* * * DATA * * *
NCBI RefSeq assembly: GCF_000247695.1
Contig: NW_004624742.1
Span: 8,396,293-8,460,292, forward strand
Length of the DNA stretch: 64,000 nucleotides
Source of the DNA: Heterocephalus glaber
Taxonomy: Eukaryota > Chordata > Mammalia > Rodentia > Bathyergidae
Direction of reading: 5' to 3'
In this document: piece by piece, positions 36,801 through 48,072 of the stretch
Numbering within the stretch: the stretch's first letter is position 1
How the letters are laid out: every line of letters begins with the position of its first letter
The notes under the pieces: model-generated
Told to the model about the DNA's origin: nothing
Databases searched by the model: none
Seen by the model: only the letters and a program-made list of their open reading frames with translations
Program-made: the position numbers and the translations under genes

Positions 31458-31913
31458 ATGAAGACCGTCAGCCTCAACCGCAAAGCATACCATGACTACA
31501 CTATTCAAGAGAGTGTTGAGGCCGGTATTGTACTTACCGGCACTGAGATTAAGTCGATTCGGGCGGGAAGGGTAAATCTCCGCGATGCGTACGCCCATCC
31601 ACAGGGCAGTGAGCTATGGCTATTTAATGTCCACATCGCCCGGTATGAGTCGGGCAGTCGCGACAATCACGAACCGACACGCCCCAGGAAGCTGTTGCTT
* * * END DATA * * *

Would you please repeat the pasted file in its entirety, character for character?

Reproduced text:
NCBI RefSeq assembly: GCF_000247695.1
Contig: NW_004624742.1
Span: 8,396,293-8,460,292, forward strand
Length of the DNA stretch: 64,000 nucleotides
Source of the DNA: Heterocephalus glaber
Taxonomy: Eukaryota > Chordata > Mammalia > Rodentia > Bathyergidae
Direction of reading: 5' to 3'
In this document: piece by piece, positions 36,801 through 48,072 of the stretch
Numbering within the stretch: the stretch's first letter is position 1
How the letters are laid out: every line of letters begins with the position of its first letter
The notes under the pieces: model-generated
Told to the model about the DNA's origin: nothing
Databases searched by the model: none
Seen by the model: only the letters and a program-made list of their open reading frames with translations
Program-made: the position numbers and the translations under genes

Positions 31458-31913
31458 ATGAAGACCGTCAGCCTCAACCGCAAAGCATACCATGACTACA
31501 CTATTCAAGAGAGTGTTGAGGCCGGTATTGTACTTACCGGCACTGAGATTAAGTCGATTCGGGCGGGAAGGGTAAATCTCCGCGATGCGTACGCCCATCC
31601 ACAGGGCAGTGAGCTATGGCTATTTAATGTCCACATCGCCCGGTATGAGTCGGGCAGTCGCGACAATCACGAACCGACACGCCCCAGGAAGCTGTTGCTT